Why are Major's Teachings Wrong in "Animal Farm"?Use reasons and events from "Animal Farm" to prove why Old Major's teachings are wrong.Use the Thesis Statement: "The Character of...
Use reasons and events from "Animal Farm" to prove why Old Major's teachings are wrong.
Use the Thesis Statement: "The Character of Old Major in the story Animal Farm denies truths about the nature of evil when he says all men are the enemy and claims that mans' removal will abolish the root cause of suffering."
This is a complicated question because it deals with the nature of evil more than the nature of man. The two basic opinions about man are that we are basically good and will do the right thing given the opportunity or that we are basically evil and will do the wrong thing given the opportunity. The myth of the ring in "The Republic" might help here. (Very short summary:) A shepherd finds a ring that can make him invisible if he wears it a certain way. Question: will his behavior when he is invisible be any different than when he is visible? Is our morality a cover for our fear of being caught, or is moral behavior part of our nature? The other part of the argument is whether evil is simply the absence of good or whether it is a real "thing."
All that for my comment on your question. If man is basically evil, the the Old Major (Marx) is incorrect. Changing the oppressor (in this case man) will finally make no difference because man's replacement (pigs) bring the same tendency toward evil that the former oppressor (man, pig or whatever) has. This seems to be the position that Orwell takes in "Animal Farm."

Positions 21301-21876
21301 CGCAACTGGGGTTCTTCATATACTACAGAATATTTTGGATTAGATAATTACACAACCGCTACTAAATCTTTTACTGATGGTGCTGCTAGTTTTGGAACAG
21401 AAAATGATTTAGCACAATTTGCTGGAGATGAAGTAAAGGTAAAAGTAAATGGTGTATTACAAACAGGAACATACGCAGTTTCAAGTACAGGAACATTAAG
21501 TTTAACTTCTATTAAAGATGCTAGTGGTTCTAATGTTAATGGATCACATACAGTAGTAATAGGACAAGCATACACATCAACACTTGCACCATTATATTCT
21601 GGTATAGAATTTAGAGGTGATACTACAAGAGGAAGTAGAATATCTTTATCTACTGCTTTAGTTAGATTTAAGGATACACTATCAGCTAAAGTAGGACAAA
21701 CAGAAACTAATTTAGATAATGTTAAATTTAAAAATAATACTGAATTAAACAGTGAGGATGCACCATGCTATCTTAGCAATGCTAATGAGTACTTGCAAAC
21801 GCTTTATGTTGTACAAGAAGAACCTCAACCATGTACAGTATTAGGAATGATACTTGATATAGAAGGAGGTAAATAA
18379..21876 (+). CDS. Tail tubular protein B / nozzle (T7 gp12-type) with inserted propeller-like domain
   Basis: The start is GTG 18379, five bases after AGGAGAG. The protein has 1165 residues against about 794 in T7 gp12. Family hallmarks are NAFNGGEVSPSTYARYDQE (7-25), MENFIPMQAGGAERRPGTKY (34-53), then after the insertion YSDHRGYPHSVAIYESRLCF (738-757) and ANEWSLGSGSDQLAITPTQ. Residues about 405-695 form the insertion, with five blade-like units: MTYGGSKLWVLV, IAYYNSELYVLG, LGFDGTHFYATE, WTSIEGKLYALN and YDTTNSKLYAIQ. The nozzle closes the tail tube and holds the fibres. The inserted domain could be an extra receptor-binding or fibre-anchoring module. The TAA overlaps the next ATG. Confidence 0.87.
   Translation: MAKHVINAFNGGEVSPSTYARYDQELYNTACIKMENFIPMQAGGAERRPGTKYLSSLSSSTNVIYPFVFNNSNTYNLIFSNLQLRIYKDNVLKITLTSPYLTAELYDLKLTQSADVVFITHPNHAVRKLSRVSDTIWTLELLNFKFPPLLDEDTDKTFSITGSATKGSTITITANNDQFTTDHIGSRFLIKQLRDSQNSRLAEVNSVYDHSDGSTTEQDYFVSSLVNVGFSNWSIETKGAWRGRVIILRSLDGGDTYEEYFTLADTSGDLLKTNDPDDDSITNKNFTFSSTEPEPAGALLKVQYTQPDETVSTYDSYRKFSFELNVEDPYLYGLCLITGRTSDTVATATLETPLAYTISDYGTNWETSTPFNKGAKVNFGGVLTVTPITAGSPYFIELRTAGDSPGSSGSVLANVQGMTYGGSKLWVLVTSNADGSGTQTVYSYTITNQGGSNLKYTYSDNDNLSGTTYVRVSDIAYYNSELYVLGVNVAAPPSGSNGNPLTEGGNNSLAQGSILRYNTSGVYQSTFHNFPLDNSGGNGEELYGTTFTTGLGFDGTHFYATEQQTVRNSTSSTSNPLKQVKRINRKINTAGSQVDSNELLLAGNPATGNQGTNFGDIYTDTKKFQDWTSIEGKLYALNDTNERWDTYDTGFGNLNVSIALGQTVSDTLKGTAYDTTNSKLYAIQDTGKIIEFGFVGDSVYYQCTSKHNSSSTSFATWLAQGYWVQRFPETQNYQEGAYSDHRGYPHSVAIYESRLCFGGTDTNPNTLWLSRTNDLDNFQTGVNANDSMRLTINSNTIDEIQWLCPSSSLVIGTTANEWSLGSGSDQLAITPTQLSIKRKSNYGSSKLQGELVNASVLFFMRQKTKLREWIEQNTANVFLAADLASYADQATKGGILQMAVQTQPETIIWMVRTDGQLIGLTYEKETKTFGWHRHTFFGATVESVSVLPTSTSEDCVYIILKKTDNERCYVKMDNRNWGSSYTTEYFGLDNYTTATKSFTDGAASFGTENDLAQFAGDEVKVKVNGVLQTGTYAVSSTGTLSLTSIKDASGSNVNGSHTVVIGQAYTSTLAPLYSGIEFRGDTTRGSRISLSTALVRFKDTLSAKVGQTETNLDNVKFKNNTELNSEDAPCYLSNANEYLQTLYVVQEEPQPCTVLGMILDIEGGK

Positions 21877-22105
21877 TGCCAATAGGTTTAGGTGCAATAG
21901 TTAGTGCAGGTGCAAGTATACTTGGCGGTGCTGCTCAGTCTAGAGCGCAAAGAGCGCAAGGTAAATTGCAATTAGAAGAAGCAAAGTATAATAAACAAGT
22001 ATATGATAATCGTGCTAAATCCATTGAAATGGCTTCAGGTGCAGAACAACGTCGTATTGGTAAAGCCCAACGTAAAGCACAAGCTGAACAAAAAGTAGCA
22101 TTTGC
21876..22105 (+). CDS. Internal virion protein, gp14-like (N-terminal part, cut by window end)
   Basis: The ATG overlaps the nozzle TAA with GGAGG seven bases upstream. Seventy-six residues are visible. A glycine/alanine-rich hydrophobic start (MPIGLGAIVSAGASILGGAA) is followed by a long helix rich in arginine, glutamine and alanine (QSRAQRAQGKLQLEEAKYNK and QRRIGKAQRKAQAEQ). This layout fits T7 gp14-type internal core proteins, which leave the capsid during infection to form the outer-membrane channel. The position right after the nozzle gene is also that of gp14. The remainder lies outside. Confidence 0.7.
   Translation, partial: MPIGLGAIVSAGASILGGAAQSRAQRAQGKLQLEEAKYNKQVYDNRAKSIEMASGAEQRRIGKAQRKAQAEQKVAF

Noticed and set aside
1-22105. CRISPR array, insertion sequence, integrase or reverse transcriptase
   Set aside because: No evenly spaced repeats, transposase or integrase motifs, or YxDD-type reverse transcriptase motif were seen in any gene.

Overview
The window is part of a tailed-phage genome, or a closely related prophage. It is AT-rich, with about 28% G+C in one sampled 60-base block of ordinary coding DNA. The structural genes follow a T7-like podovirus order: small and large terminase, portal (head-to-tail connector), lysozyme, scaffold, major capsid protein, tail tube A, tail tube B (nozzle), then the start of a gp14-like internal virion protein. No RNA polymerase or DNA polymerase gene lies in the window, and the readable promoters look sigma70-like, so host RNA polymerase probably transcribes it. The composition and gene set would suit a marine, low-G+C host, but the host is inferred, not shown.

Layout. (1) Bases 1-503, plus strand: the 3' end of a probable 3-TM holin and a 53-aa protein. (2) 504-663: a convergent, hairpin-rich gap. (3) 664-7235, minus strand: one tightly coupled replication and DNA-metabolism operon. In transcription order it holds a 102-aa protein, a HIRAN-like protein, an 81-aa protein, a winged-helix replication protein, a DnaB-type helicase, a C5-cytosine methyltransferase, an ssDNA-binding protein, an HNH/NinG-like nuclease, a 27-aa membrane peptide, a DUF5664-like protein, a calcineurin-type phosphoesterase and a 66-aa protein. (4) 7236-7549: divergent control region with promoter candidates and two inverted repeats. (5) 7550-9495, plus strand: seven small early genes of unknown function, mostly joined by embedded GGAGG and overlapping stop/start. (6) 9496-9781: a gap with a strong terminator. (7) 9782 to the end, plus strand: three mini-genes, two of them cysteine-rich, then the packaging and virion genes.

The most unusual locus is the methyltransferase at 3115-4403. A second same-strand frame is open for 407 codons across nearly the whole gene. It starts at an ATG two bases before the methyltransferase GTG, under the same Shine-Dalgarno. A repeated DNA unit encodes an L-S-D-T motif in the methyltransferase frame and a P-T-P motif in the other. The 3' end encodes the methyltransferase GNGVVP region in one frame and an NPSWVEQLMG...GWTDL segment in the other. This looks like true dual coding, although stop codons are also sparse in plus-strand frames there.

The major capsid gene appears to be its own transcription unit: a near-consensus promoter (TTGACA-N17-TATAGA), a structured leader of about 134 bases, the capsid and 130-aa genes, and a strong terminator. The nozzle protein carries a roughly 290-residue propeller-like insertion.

Political changes will have no lasting effects until we change the hearts of those who are ruling (man).
Napoleon/Jones ... same thing, different package.
The point it seems you are going for here would suggest that Old Major is espousing tribalism and discrimination in his vision for the future for the animals.
This seems like a reasonable criticism of Old Major's politics. Perhaps this is the reason that the revolution was doomed to fail - it was based, not on truly integral and righteous principles, but on an ultimately petty view of the world where a black-and-white division exists between animals and men; between good and bad. This kind of view is too simple and too selective in its engagement with reality to seed a political movement that will provide lasting benefit for individuals and societies.
Old Major is a political idealist. In chapter one he says that all animals are good and all men are bad and animals suffer because they are controlled by men. This is a grossly over-simplified statement and very soon proved wrong after the revolution when Napolean starts his reign of terror. Not all animals are good, far from it.
By generalising about 'all' animals and 'all' men, he is refusing to accept the complexities of real life, because that would destroy his theory. But he is willing to attempt to impose his theory on real life despite it being obvoius that it contains faults and is therefore unlikely to work.
He dreams of building a utopia for animals, but in reality, his simplistic ideology creates a dystopia.